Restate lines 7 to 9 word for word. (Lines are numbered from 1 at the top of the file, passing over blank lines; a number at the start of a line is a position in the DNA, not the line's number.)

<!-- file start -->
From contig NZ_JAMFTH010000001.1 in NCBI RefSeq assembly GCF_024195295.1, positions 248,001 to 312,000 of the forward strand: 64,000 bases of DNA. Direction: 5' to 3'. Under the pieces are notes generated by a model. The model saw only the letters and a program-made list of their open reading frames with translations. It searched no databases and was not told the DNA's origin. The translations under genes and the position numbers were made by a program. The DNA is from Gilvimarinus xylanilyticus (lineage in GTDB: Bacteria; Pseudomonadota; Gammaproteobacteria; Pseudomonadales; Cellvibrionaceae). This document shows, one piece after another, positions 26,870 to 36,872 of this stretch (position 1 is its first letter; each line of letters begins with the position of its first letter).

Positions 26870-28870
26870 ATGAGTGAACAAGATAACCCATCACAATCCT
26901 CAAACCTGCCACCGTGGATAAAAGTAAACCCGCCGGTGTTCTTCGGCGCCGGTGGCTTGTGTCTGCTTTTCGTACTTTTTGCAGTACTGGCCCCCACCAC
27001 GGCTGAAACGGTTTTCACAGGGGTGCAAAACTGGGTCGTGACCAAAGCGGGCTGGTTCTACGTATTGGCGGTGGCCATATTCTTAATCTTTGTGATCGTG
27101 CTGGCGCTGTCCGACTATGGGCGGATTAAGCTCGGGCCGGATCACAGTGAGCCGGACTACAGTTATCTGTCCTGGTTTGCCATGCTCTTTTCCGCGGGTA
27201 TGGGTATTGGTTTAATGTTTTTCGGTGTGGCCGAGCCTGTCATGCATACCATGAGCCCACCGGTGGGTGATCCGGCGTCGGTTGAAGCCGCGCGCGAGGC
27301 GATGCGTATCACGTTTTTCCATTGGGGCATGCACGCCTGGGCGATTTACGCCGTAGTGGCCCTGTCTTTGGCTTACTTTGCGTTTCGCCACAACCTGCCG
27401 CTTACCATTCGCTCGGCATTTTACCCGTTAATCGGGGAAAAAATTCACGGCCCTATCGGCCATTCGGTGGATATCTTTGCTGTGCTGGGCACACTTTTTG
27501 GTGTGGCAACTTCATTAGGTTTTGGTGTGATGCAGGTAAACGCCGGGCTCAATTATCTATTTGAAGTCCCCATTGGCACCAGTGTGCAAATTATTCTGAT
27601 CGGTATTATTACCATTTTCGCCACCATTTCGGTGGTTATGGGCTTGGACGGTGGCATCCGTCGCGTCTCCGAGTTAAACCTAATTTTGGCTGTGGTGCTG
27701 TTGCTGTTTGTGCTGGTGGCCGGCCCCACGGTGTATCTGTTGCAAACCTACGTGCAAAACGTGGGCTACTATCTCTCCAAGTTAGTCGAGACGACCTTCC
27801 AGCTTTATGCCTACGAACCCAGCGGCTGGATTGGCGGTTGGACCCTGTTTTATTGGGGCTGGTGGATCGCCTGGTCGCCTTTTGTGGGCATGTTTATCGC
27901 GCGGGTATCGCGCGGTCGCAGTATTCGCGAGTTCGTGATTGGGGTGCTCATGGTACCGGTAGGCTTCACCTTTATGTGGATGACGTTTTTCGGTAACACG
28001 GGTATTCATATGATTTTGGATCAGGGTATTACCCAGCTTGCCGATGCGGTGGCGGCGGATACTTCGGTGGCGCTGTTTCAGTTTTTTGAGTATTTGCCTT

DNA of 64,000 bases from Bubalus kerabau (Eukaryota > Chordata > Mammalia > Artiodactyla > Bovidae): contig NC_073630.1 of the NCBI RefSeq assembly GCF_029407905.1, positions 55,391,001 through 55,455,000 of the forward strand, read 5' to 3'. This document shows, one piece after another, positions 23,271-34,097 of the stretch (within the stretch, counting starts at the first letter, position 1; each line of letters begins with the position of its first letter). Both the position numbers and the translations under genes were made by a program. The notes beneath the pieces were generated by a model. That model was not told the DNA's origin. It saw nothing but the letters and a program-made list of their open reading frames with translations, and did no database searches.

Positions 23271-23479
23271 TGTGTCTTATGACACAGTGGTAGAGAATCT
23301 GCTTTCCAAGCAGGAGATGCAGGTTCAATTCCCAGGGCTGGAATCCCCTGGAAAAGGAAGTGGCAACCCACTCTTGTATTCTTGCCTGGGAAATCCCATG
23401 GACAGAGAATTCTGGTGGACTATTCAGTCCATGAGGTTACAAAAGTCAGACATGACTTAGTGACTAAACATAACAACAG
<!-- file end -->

27201 TGGGTATTGGTTTAATGTTTTTCGGTGTGGCCGAGCCTGTCATGCATACCATGAGCCCACCGGTGGGTGATCCGGCGTCGGTTGAAGCCGCGCGCGAGGC
27301 GATGCGTATCACGTTTTTCCATTGGGGCATGCACGCCTGGGCGATTTACGCCGTAGTGGCCCTGTCTTTGGCTTACTTTGCGTTTCGCCACAACCTGCCG
27401 CTTACCATTCGCTCGGCATTTTACCCGTTAATCGGGGAAAAAATTCACGGCCCTATCGGCCATTCGGTGGATATCTTTGCTGTGCTGGGCACACTTTTTG